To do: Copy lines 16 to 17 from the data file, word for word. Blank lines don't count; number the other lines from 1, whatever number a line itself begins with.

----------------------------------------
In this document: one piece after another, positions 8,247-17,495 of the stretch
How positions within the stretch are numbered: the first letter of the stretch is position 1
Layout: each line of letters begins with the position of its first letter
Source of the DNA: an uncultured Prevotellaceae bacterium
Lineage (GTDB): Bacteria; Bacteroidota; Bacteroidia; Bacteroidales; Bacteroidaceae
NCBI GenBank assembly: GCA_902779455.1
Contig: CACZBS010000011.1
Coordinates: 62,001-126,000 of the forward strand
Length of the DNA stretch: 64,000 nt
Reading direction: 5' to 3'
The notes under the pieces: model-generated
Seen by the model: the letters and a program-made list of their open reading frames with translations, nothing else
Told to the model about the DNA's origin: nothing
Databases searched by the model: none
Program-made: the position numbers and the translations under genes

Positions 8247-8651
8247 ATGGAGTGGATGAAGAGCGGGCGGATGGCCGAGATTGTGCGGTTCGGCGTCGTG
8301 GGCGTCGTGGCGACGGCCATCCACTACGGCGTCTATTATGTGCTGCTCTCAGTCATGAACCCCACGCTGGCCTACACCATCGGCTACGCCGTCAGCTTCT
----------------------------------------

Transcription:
Positions 8247-8651
8247 ATGGAGTGGATGAAGAGCGGGCGGATGGCCGAGATTGTGCGGTTCGGCGTCGTG